Hong Kong leader’s glowing report card for his term omits key failings
While CY Leung hails booming economy and handling of Occupy protests, failure to push through political reform and hit housing targets are left out
Hong Kong’s outgoing chief executive Leung Chun-ying has produced a glowing report of his five years in office, citing among his accomplishments the booming economy and the “orderly” ending of the Occupy protests and the Mong Kok riot.
Conspicuously absent in the 90-page report was an accounting of his government’s inability to bring about political reform and achieve its public housing targets.
“I had strong feelings when I worked on this report,” Leung said on Tuesday as he unveiled it four days before leaving office.
“The whole administration has made a lot of effort and achieved something for society in the past five years,” he said. “I hope society ... can take a look and give us some feedback.”
The economy recorded annual average growth of 2.4 per cent in the past five years and outperformed other advanced economies, the report said.
Leung also highlighted the introduction of the “zero quota” policy, which has effectively banned mainland women without a local husband from giving birth in Hong Kong since 2013.
On the housing front, Leung underscored how public housing supply had increased during his term, but failed to mention that the land which the government had identified so far was insufficient to meet the 10-year public housing target of 280,000 flats by 2025-26.
Under his watch, the targeted average waiting time for a public housing flat of three years had lengthened to 4.6 years as of March.
On transport, Leung emphasised the progress of many projects such as the high-speed rail link to Guangzhou and the bridge linking Hong Kong with Zhuhai and Macau. But there was no mention of troubles, including cost overruns and delays.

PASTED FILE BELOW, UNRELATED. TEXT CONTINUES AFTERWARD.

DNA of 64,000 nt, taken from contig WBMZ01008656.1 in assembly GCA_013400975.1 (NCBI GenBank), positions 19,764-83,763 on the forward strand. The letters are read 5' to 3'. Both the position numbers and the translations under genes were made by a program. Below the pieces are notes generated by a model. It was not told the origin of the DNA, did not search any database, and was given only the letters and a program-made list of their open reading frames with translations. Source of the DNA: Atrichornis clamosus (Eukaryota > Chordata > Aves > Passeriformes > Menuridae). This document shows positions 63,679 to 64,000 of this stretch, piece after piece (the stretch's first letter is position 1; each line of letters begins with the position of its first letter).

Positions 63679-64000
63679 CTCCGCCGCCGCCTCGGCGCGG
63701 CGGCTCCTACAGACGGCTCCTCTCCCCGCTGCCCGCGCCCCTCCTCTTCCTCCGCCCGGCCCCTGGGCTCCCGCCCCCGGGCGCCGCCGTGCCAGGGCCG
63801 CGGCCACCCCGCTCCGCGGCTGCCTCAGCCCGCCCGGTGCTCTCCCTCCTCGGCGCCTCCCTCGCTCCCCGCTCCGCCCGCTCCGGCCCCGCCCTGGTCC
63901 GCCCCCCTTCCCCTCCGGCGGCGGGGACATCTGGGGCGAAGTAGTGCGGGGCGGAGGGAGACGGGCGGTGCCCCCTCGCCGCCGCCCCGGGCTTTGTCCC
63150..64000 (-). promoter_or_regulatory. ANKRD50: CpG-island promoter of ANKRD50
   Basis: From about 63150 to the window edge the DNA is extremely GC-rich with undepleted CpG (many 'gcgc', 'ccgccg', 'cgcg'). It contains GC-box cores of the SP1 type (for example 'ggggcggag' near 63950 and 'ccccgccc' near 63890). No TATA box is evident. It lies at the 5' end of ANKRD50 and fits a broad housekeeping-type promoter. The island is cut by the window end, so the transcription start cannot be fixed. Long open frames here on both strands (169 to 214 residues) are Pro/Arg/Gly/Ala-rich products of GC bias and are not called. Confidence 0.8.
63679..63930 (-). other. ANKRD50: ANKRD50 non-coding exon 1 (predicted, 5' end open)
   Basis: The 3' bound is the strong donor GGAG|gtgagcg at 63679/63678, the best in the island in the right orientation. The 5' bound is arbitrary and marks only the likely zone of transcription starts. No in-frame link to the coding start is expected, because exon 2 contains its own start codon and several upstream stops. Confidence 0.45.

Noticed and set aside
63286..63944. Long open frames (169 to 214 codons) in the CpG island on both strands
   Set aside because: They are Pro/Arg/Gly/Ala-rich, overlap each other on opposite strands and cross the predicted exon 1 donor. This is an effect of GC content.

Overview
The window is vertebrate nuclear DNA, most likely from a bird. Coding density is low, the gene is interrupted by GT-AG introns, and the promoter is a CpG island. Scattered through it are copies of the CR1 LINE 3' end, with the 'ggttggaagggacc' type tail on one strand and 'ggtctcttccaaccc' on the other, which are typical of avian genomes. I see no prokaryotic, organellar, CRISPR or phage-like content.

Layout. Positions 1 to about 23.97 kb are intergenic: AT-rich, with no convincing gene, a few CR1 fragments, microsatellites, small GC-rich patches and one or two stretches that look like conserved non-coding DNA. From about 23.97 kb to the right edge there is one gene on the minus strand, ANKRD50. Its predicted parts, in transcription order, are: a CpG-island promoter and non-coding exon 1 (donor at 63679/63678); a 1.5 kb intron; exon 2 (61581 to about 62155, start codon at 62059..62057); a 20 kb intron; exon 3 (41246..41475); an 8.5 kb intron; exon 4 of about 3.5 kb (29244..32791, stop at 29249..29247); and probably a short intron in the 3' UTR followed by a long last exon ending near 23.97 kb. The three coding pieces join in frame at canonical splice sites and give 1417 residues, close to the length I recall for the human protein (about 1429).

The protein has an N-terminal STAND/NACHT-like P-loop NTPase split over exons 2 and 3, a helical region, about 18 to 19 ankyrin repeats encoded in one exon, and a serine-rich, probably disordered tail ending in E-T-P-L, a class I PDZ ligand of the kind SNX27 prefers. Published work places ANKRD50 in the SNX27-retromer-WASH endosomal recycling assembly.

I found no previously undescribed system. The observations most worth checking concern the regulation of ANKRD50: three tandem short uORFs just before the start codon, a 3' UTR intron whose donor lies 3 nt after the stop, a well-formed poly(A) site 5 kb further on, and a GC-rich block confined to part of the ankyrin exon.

On political reform, Leung merely said the government had tabled a proposal in the Legislative Council but omitted to mention that the plan – which was criticised for being undemocratic – was voted down by lawmakers.
The “orderly” ending of the Occupy protests in 2014 and last year’s Mong Kok riot was also listed as an achievement, alongside a string of other milestones, such as the launch by the police of its Facebook page, which has attracted more than 110,000 “likes”.
Civic Party leader Alvin Yeung Ngok-kiu criticised Leung for whitewashing his mistakes by omitting the failure of political reform.
“The failure of constitutional reform was one of the most important matters over the past five years,” he said. “How could he just neglect his responsibility and omit that in the report?”
Yeung added that Leung’s rigid governing style was the catalyst for the Occupy movement and it was ironic that he included ending it as his achievement.
“The report makes me think Leung was living in a parallel universe, not the one that a majority of Hongkongers are in.”
Leung Chun-ying’s pluses
• Launched the Old Age Living Allowance and Low-income Working Family Allowance
• Reinstated the Commission on Poverty in 2012 and announced the first official poverty line one year later
• Earmarked HK$200 billion for a 10-year hospital development plan that will provide 5,000 additional beds
• Set out a non-legislative framework for the implementation of a voluntary health insurance scheme
• Implemented the “zero quota” policy to ban mainland women without a local husband from giving birth in Hong Kong in 2013
• Put in place a plan to phase out the domestic ivory trade
• Ended the “illegal” Occupy movement and the Mong Kok riot in an orderly manner
• Held four major public elections and put forward a political reform proposal to the Legislative Council
• Established the Belt and Road Scholarship scheme
• Released the Public Transport Strategy Study report
• Commenced the construction of the three-runway airport system
• Established the Innovation and Technology Bureau
Additional reporting by Cannix Yau, Shirley Zhao and Emily Tsang